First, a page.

NAMARUPA asked Zoë a number of questions about the book and her studies in Sanskrit …
Namarupa It’s quite common for people to want to write books, but it is very unusual for someone to write an actual textbook. Where did the idea come from to write a textbook?
Zoe I never really set out to write a book or thought that I wanted to write one… After I graduated from Columbia and soon after I started our shala, I started teaching a Sanskrit class here. I have never been very happy with any of the existing textbooks, so I just started writing worksheets and having some fun with them. After a few months, I realized that I had about 60 pages already and showed it to a friend who suggested I turn it into a book. One thing led to another and it took on a life of its own…
Namarupa You include a wide array of teaching tools in your book. Tell us about your thought process in including grammar, excerpts from Yogic texts, and art.
When studying Sanskrit in India, it is a very sensory experience. The sounds, sights, smells, and tastes around you all become part of the language and the learning process. When I studied at Columbia, although in many ways I learned more quickly and thoroughly, it was a much more narrow experience. I felt lucky to have learned both ways and wanted to bring them together. In India, sound comes before meaning, and so the audio seemed essential. And I wanted students to be intrigued by the stories and excerpts of texts the way I was when Guruji would speak.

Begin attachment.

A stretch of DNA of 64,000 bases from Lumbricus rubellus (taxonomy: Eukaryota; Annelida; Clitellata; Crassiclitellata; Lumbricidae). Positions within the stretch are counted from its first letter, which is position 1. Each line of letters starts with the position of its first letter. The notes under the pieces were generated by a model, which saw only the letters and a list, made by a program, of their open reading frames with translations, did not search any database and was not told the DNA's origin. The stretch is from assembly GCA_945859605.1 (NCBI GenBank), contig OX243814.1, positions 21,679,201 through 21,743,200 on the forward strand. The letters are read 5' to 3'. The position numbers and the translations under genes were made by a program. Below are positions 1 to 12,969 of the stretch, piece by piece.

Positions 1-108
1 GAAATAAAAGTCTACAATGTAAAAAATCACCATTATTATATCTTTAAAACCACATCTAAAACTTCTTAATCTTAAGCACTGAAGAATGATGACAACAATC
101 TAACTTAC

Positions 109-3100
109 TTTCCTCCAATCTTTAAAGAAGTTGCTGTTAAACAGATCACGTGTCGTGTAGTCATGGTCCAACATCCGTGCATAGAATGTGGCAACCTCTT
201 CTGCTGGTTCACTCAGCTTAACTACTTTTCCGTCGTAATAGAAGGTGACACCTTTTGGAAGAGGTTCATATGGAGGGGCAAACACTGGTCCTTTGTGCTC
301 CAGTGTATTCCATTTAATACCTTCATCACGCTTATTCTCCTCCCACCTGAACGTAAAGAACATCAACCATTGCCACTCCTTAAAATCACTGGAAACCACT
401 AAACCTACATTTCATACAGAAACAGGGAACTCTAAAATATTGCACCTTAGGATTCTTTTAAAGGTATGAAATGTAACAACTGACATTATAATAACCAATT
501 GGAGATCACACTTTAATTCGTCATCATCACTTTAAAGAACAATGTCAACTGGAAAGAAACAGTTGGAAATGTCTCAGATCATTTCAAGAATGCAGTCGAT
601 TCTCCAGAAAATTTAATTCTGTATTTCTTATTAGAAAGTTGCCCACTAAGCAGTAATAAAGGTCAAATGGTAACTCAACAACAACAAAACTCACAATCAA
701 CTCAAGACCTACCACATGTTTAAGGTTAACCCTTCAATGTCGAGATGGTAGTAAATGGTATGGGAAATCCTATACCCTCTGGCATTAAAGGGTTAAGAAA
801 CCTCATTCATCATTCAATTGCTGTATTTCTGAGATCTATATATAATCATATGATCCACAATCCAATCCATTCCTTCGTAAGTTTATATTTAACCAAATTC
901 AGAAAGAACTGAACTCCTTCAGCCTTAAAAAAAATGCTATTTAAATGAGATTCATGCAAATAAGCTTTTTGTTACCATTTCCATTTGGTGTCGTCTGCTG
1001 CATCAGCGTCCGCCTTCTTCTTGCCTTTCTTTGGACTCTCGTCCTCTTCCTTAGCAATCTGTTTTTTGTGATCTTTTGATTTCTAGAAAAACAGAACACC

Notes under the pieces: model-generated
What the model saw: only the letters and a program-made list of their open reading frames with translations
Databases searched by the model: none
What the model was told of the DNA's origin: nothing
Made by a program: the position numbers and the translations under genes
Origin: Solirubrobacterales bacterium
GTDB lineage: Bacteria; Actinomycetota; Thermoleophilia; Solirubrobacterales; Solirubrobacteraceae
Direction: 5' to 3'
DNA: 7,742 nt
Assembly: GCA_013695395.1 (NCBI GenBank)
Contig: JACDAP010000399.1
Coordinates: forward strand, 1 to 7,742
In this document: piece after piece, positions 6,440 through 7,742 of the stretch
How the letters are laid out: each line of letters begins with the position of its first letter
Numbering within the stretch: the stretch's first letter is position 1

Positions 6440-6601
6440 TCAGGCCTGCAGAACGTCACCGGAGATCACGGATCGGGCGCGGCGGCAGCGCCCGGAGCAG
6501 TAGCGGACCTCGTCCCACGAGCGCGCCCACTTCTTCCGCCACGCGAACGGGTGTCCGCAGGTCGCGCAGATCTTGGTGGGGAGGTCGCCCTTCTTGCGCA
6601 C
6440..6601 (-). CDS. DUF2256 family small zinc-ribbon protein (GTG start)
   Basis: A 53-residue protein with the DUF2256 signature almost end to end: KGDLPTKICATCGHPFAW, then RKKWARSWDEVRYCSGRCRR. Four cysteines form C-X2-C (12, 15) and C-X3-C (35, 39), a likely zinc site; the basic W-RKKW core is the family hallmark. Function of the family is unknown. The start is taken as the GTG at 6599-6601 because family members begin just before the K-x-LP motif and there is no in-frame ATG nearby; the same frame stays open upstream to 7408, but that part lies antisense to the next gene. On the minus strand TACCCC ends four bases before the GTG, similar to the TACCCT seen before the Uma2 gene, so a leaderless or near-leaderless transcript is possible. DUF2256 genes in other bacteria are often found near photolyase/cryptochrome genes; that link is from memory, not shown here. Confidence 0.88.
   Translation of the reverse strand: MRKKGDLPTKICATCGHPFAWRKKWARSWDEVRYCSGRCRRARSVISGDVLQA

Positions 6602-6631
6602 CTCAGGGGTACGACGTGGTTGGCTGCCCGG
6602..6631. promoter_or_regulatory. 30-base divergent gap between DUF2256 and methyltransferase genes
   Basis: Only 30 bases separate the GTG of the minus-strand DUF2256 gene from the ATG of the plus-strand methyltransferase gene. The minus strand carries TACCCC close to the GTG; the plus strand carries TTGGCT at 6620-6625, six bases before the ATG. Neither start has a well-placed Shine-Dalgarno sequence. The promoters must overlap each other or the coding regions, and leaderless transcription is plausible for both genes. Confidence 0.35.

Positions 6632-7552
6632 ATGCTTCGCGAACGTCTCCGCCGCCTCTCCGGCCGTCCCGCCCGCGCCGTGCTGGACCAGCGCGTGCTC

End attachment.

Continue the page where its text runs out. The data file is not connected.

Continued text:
For me, good translation is both respectful and creative – it is a continuous dance between the literal and the imaginary. As I was translating the verses for the text, Ben and I constantly discussed the nuance involved in translation and how best to honor tradition and yet make it understandable in a modern context and how to honor the meaning and grammatical structure and the poetry simultaneously. I was so happy for Ben to bring his own visual translations to life through the artwork. His paintings and drawings immediately invoke the sensitivity and layered approach that I try to explain in the text. They bring the stories to life in new ways and invite and draw the reader in to a magical realm.